In 1996 I worked as a musician aboard a cruise ship. One of our exotic ports of call was Bombay, India.
We stayed in Bombay (Mumbai) for a few days, which gave us time to get of the ship and get around. Usually, we would find a local taxi or guide who would escort us around to see all the sights.
My friend went out on the first day and made the aquaintence of a local driver who called himself Billy. Billy took us off one morning to show us around. We weren’t really interested in the typical sightseeing so much – so Billy gave us the alternate tour.
The most memorable stop on our tour was a crematory and grave yard. We walked in not knowing where we were being led – and the first thing I noticed was a feeling of great stillness. I don’t know how else to describe the feeling except as if time stopped for a bit. There were piles of firewood, a large scale, and large metal things that looked like outstretched chaise-lounges many feet up off the ground. After being asked to leave a small donation, we were told the extra large chaise-lounges held dead bodies for cremation, and the scales were to weigh the body to determine how much firewood was required to burn it. There were birds I recognized to be some kind of vulture or buzzard perched on the walls of the open air facility.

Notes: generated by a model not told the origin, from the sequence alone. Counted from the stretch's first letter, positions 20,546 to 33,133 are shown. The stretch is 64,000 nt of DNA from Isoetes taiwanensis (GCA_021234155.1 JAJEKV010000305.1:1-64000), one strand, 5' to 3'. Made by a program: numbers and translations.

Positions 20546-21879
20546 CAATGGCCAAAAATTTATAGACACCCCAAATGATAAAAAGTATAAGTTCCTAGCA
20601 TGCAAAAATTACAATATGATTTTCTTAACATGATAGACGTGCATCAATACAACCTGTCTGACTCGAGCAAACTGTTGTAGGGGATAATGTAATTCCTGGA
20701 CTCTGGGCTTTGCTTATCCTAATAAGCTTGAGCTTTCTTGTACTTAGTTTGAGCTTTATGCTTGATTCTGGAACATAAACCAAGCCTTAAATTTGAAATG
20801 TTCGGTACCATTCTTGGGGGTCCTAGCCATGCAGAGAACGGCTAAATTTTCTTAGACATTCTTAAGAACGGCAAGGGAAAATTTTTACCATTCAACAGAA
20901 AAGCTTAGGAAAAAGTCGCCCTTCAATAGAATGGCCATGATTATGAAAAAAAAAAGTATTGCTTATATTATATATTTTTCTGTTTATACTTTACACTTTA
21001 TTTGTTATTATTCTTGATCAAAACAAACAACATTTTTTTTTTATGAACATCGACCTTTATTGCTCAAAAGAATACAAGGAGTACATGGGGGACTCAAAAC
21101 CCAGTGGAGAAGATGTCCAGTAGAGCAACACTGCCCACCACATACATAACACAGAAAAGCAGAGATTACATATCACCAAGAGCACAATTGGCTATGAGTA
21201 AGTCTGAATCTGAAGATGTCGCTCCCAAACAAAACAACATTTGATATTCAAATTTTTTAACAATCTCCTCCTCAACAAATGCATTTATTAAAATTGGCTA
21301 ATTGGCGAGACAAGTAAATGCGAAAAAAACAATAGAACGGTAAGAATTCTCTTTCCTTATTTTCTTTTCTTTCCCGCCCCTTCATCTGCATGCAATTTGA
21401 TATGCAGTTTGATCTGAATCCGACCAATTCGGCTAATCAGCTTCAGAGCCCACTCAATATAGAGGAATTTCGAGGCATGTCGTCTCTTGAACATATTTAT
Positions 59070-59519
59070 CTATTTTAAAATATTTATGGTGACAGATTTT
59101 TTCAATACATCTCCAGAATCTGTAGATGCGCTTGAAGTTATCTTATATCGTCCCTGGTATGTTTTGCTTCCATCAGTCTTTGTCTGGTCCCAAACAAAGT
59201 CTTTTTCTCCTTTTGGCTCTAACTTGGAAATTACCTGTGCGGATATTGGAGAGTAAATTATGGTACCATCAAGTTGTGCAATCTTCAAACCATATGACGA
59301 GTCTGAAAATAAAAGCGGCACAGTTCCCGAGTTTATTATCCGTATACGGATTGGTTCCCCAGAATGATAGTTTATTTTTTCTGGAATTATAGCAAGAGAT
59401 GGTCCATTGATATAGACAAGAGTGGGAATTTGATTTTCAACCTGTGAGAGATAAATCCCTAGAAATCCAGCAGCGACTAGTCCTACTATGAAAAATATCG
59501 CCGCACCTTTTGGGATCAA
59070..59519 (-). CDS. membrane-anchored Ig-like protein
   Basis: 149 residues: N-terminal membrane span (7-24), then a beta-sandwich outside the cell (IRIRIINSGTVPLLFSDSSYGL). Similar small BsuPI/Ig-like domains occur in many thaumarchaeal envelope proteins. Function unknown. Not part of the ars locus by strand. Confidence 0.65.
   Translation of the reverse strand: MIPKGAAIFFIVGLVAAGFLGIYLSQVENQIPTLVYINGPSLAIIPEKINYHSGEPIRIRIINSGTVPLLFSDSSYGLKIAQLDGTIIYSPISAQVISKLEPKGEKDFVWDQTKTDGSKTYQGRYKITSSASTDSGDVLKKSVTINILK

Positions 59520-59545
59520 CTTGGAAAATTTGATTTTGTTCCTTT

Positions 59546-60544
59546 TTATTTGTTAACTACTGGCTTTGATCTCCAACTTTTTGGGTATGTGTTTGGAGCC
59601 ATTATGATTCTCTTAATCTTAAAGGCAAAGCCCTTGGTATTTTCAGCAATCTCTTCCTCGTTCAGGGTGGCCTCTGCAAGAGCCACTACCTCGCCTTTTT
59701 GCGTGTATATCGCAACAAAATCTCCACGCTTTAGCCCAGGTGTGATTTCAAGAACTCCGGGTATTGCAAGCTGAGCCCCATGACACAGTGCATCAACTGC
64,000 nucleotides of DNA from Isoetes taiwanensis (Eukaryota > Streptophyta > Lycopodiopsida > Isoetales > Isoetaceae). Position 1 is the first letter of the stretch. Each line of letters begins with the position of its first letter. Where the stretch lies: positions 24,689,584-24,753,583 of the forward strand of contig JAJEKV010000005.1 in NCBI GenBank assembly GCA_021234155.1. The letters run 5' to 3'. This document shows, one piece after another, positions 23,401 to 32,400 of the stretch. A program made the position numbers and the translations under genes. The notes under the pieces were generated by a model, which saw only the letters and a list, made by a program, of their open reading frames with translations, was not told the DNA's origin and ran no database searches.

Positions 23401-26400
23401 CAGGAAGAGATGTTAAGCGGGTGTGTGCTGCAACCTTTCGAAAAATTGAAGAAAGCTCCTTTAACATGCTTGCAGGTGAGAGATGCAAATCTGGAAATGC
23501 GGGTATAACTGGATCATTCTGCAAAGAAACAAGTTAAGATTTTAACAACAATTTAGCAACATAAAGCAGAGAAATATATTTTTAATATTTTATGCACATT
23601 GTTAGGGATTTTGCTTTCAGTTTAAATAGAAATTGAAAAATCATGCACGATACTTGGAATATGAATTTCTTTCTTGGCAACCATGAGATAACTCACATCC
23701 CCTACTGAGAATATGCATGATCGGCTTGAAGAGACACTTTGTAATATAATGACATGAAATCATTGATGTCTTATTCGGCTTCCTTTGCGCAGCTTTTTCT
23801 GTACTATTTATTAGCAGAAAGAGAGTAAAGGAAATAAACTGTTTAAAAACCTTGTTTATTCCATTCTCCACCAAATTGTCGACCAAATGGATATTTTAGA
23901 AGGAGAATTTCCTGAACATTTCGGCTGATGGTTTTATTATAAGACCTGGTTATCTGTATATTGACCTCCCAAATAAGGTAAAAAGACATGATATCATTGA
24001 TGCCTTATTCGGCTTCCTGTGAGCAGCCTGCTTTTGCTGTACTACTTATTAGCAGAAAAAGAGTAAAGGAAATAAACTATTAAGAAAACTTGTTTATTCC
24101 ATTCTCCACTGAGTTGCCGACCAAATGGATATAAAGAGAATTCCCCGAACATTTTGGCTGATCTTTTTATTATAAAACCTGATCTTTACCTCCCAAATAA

We spent a while taking all of this in until Billy motioned we should follow him. We walked out of the crematory area through an opening into a very lush and old looking cemetary. Billy explained this was where Muslim people were buried becuase their religion does not allow cremation.
Billy took a drink from a bucket of water set on a table nearby, and looked at us with a smirk, inquiring if we’d like some too. He knew we wouldn’t drink out of that bucket, so it was all a big joke for him and we laughed.
Next we went around a corner and sat down on a bench where the caretaker’s shed must have been. Several very polite Indian gentlemen came out and sat down with us. One of them pulled out a chillum, which is a cone shaped pipe used to smoke hashish. Another produced a strip of gauze. Billy borrowed a cigarette from my friend and took it apart, cupping the tobaco in his hand. He then broke off a chunk of hashish from a much larger piece, and using his hands as a blender mixed it all together with the tobacco. This went into the pipe, the gauze was placed over the other end and each person had a drag, each moving the gauze down a few inches before they passed it on. The effect was rather instantaneous and quite profound.
So there we were, sitting with a bunch of Indian guys, in Bombay, at a crematorium, in the graveyard, smoking hash. There wasn’t anything negative about it. It was a cultural experience to be quite honest. These guys definitely had a different outlook on life, death, work, and most everything else we thought we knew so much about.
After parting company with our new friends, we went to an Indian restaurant. In India. Where I had Indian food for the very first time. Stoned.
I’ve been sober for over five years now, motivated by a variety of reasons. But let me tell you… smoking never got any better than that.